Artigo em Inglês | MEDLINE | ID: mdl-32029597

RESUMO

Abscission is the terminal step of cytokinesis leading to the physical separation of the daughter cells. In response to the abnormal presence of lagging chromatin between dividing cells, an evolutionarily conserved abscission/NoCut checkpoint delays abscission and prevents formation of binucleated cells by stabilizing the cytokinetic intercellular bridge (ICB). How this bridge is stably maintained for hours while the checkpoint is activated is poorly understood and has been proposed to rely on F-actin in the bridge region. Here, we show that actin polymerization is indeed essential for stabilizing the ICB when lagging chromatin is present, but not in normal dividing cells. Mechanistically, we found that a cytosolic pool of human methionine sulfoxide reductase B2 (MsrB2) is strongly recruited at the midbody in response to the presence of lagging chromatin and functions within the ICB to promote actin polymerization there. Consistently, in MsrB2-depleted cells, F-actin levels are decreased in ICBs, and dividing cells with lagging chromatin become binucleated as a consequence of unstable bridges. We further demonstrate that MsrB2 selectively reduces oxidized actin monomers and thereby counteracts MICAL1, an enzyme known to depolymerize actin filaments by direct oxidation. Finally, MsrB2 colocalizes and genetically interacts with the checkpoint components Aurora B and ANCHR, and the abscission delay upon checkpoint activation by nuclear pore defects also depends on MsrB2. Altogether, this work reveals that actin reduction by MsrB2 is a key component of the abscission checkpoint that favors F-actin polymerization and limits tetraploidy, a starting point for tumorigenesis.


Assuntos
Actinas/metabolismo , Cromatina/metabolismo , Citocinese/fisiologia , Proteínas de Drosophila/metabolismo , Metionina Sulfóxido Redutases/metabolismo , Proteínas dos Microfilamentos/metabolismo , Mitose/fisiologia , Animais , Linhagem Celular , Drosophila , Proteínas de Drosophila/genética , Complexos Endossomais de Distribuição Requeridos para Transporte/metabolismo , Células HeLa , Humanos , Metionina Sulfóxido Redutases/genética , Proteínas dos Microfilamentos/genética , Oxigenases de Função Mista/genética , Oxigenases de Função Mista/metabolismo , Oxirredução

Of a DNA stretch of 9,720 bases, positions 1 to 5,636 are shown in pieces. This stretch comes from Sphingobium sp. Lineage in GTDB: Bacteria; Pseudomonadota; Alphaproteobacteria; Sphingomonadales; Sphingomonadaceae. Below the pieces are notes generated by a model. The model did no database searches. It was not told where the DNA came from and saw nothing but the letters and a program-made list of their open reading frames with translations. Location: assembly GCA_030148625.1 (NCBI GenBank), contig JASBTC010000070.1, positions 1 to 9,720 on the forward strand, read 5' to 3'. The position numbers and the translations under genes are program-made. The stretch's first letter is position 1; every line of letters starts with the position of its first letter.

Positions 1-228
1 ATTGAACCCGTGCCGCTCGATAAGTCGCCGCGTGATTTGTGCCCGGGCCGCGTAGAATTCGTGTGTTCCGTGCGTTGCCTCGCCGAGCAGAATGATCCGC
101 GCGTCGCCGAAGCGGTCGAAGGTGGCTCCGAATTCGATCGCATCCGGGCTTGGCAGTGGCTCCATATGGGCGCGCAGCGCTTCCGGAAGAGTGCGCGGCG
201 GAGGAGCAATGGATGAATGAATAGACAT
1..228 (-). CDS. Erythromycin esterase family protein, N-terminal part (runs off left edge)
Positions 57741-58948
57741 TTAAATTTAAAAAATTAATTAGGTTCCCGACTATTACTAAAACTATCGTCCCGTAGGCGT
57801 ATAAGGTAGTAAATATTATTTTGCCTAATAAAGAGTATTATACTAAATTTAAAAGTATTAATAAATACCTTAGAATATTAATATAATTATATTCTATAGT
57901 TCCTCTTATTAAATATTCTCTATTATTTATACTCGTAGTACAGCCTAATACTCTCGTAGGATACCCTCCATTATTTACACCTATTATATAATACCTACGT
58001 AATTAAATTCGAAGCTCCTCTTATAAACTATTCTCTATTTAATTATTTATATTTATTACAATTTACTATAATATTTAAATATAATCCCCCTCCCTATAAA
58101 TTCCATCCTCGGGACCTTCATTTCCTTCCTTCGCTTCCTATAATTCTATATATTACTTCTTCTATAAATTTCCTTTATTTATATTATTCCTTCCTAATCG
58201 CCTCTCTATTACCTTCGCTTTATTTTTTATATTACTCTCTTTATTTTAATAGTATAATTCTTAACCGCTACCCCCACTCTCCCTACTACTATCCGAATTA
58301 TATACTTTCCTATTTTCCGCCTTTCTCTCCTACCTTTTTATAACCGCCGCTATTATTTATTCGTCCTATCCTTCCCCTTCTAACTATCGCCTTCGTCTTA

20.
Biochim Biophys Acta Mol Cell Res ; 1867(7): 118673, 2020 07.
Artigo em Inglês | MEDLINE | ID: mdl-32057919

RESUMO

Microtubules are polymers of α/ß-tubulin, with microtubule organization being regulated by microtubule-associated proteins (MAPs). Herein, we describe a novel role for the epithelial gene repressor, zinc finger E-box-binding homeobox 1 (ZEB1), that "switches" from a chromatin-associated protein during interphase, to a MAP that associates with α-, ß- and γ-tubulin during mitosis. Additionally, ZEB1 was also demonstrated to associate with γ-tubulin at the microtubule organizing center (MTOC). Using confocal microscopy, ZEB1 localization was predominantly nuclear during interphase, with α/ß-tubulin being primarily cytoplasmic and the association between these proteins being minimal. However, during the stages of mitosis, ZEB1 co-localization with α-, ß-, and γ-tubulin was significantly increased, with the association commonly peaking during metaphase in multiple tumor cell-types. ZEB1 was also observed to accumulate in the cleavage furrow during cytokinesis. The increased interaction between ZEB1 and α-tubulin during mitosis was also confirmed using the proximity ligation assay. In contrast to ZEB1, its paralog ZEB2, was mainly perinuclear and cytoplasmic during interphase, showing some co-localization with α-tubulin during mitosis. Considering the association between ZEB1 with α/ß/γ-tubulin during mitosis, studies investigated ZEB1's role in the cell cycle. Silencing ZEB1 resulted in a G2-M arrest, which could be mediated by the up-regulation of p21Waf1/Cip1 and p27Kip1 that are known downstream targets repressed by ZEB1. However, it cannot be excluded the G2/M arrest observed after ZEB1 silencing is not due to its roles as a MAP. Collectively, ZEB1 plays a role as a MAP during mitosis and could be functionally involved in this process.


Assuntos
Cromatina/genética , Proteínas Associadas aos Microtúbulos/genética , Mitose/genética , Homeobox 1 de Ligação a E-box em Dedo de Zinco/genética , Pontos de Checagem do Ciclo Celular/genética , Inibidor de Quinase Dependente de Ciclina p21/genética , Inibidor de Quinase Dependente de Ciclina p27/genética , Citocinese/genética , Humanos , Proteínas Associadas aos Microtúbulos/química , Ligação Proteica/genética , Fuso Acromático/genética , Tubulina (Proteína)/genética , Homeobox 2 de Ligação a E-box com Dedos de Zinco/genética , Homeobox 1 de Ligação a E-box em Dedo de Zinco/química